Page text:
What’s New for Opportunity Zone Investors in 2019? by Arkadiy (Eric) Green, CPA
Posted on May 14, 2019
The IRS recently issued a highly expected, second set of proposed regulations on the Opportunity Zone program intended to help more investors, developers, business owners and underserved communities across the U.S. begin working together to maximize the intended benefits of this program.
Congress established the Opportunity Zone program at the end of 2017, as part of the Tax Cuts and Jobs Act (TCJA), with the purpose of encouraging investment, economic growth and job creation in designated distressed communities (qualified opportunity zones) by providing federal tax incentives to taxpayers who invest in businesses located within these communities. The IRS issued a first set of proposed regulations on Opportunity Zones in October of 2018; however, these regulations left many unanswered questions and considerable uncertainty regarding many aspects of the program. A second set of proposed regulations provide many additional answers and deliver some much-needed clarity to investors.
What Are The Tax Benefits of the Opportunity Zone Program?
The Opportunity Zone program offers investors the potential ability to defer, reduce or even eliminate taxes on certain capital gains generated from the sale of appreciated assets, including real estate, stocks, bonds and other investment type property. To qualify for preferential tax treatment, investors generally have 180 days from the date on which the gain would be recognized to roll over a gain into a qualified Opportunity Fund (QOF) created specifically to invest in real estate projects and/or businesses located in any of the more than 8,700 distressed, low-income communities that the federal government has certified as qualifying Opportunity Zones (QOZs). The longer the taxpayer holds his or her investment in the QOF, the greater the tax benefit.
Taxpayers that reinvest capital gains into a QOF may defer paying tax on that amount until the earlier of Dec. 31, 2026, or the date they sell an interest in the QOF. If they hold the QOF investment for at least five years, they can receive a 10 percent step-up in the basis on the original investment and be able to exclude 10 percent of the rolled over gain from taxes. Investments held for at least seven years avoid taxes on 15 percent of the original deferred gain. Should investors keep their qualifying investment in a QOF for at least 10 years, they have an opportunity to completely avoid paying tax on post-acquisition appreciation of their investment in QOF.
What Does the April 2019 Opportunity Zone Guidance Cover?
The long-awaited regulations issued by the IRS on April 17, 2019, clarify many issues that are not addressed in the original language of the statute or the initial IRS guidance issued in October 2018. Taxpayers should meet with experienced advisors and accountants to understand how these provisions affect their unique facts and circumstances, and how they may fit into a larger strategy for preserving wealth and maintaining tax efficiency.
Among many other things, the regulations address the following issues:
- Allow taxpayers to contribute cash and/or other property in a QOF partnership in exchange for a qualifying investment;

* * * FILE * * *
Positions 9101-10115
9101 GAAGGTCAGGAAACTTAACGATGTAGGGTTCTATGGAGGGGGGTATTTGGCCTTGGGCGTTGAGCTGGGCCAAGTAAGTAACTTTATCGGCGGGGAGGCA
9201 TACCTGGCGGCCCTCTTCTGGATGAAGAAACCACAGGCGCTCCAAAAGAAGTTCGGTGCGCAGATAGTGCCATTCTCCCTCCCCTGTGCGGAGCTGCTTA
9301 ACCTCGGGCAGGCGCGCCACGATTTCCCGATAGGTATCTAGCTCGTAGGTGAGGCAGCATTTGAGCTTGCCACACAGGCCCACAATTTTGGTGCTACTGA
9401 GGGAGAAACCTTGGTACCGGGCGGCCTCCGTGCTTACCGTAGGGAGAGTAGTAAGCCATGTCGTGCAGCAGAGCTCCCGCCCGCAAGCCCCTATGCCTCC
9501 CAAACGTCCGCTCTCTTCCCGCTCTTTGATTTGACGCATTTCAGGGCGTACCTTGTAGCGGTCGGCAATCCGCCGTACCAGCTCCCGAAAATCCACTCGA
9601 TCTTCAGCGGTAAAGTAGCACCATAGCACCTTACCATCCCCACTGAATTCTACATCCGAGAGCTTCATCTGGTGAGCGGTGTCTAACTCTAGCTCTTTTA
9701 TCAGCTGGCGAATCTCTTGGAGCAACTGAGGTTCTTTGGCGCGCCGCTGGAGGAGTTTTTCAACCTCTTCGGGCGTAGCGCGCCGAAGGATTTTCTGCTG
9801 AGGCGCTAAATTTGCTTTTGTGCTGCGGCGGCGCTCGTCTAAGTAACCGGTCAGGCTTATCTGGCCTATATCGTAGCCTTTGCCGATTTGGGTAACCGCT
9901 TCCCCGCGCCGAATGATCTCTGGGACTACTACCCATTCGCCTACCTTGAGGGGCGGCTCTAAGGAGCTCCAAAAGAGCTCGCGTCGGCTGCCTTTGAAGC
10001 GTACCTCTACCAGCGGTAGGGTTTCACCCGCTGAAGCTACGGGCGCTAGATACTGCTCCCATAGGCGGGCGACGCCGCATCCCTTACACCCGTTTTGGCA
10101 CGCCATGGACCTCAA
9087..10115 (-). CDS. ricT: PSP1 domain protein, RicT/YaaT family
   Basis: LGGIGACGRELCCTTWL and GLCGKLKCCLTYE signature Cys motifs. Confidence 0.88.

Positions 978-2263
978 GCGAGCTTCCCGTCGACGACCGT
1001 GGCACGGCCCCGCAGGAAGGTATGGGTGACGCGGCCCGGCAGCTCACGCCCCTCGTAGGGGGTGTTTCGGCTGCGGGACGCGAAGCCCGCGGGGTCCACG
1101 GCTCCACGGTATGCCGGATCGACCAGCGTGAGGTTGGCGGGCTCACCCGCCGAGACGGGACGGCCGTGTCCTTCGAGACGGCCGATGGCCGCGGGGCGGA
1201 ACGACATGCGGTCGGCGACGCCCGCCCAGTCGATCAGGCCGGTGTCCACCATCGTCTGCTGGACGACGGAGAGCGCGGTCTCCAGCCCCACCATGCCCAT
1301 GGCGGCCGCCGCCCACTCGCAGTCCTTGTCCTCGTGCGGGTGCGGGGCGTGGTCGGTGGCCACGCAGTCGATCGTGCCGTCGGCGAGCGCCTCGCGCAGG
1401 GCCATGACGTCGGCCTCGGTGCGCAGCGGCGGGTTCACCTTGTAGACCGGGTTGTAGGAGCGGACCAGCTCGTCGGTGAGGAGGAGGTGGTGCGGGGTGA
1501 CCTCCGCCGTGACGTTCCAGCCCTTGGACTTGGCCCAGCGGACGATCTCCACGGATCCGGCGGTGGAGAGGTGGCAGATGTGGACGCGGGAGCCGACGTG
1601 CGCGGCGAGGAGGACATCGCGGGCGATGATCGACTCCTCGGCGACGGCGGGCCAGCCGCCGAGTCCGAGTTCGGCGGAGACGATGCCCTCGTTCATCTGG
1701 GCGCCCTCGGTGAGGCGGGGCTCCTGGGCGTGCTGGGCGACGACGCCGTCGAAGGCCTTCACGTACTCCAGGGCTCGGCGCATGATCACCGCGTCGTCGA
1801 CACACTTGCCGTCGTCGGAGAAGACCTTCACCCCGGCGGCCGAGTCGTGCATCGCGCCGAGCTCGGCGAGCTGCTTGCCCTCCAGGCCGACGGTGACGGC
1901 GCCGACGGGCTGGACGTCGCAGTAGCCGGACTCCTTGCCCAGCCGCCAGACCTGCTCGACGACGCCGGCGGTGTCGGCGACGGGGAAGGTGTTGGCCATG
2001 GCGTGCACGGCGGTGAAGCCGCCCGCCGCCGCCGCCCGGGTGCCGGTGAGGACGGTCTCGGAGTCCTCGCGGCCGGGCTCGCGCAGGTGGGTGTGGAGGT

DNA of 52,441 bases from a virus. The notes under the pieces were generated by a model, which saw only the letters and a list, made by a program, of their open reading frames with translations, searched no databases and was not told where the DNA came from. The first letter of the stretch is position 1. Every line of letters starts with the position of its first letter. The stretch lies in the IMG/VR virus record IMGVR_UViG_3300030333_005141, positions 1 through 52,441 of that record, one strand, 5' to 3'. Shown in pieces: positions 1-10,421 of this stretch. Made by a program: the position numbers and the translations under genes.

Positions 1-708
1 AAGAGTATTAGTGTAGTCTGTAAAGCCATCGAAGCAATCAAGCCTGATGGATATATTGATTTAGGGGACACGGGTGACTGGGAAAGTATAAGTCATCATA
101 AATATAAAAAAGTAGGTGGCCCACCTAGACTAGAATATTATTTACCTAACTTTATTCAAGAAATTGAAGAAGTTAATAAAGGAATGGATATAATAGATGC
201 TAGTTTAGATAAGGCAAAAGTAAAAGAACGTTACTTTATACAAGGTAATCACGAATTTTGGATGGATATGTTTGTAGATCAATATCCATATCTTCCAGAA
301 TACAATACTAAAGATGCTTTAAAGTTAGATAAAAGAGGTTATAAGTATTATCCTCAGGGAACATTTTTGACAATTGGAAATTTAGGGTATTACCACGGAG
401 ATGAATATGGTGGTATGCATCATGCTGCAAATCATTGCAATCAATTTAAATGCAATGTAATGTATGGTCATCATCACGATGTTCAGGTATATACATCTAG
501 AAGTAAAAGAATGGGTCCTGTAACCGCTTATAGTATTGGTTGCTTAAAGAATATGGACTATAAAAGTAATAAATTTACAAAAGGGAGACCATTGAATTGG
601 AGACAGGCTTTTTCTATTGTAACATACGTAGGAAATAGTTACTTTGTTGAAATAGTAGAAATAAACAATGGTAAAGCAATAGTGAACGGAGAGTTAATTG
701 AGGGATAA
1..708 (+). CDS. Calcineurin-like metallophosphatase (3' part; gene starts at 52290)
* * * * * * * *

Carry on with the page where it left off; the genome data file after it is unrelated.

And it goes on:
- Clarify that only net Section 1231 gains are eligible for deferral, with the 180-day period beginning on the last day of the tax year;
- Debt-financed distributions – subject to certain limitations, allow debt-financed distributions from a QOF partnership to investors without triggering gain inclusion.
- Investment in operating businesses – provide helpful working capital safe harbor and income sourcing rules;
- Treatment of leased property – clarify that, subject to certain rules, leased property can be treated as qualified opportunity zone business property (QOZBP);
- Clarify original use and substantial improvement requirements for unimproved land and buildings that have been vacant for five years;
- Sale of assets before 10-year holding period – provide 12-month period for a QOF to reinvest the proceeds;
- Carried interests – clarify that carried interests are generally treated as a non-qualifying investment (i.e., not eligible for OZ program benefits);
- Exit rules – allow investors who have held the QOF interest for at least 10 years to elect to exclude from income flow-through capital gains attributable to the QOF’s sale of qualified opportunity zone property (QOZP);
- Exiting QOZ investment;
- Reinvesting gains;
- Defining qualified opportunity zone businesses (QOZBs) and qualified opportunity zone business (QOZB) property;
- Satisfying the income and working capital tests;
- Treatment of leased property; and
- Treatment of transfers of ownership interest by gift and at death.
About the Author: Arkadiy (Eric) Green, CPA, is a director of Tax Services with Berkowitz Pollack Brant, where he works with real estate companies, commercial and residential developers, property management companies, real estate investors and high-net-worth individuals to structure investments and complex transactions for maximum tax efficiency. He can be reached at the CPA firm’s Boca Raton, Fla., office at (561) 361-2000 or via email at firstname.lastname@example.org.
Information contained in this article is subject to change based on further interpretation of tax laws and subsequent guidance issued by the Internal Revenue Service.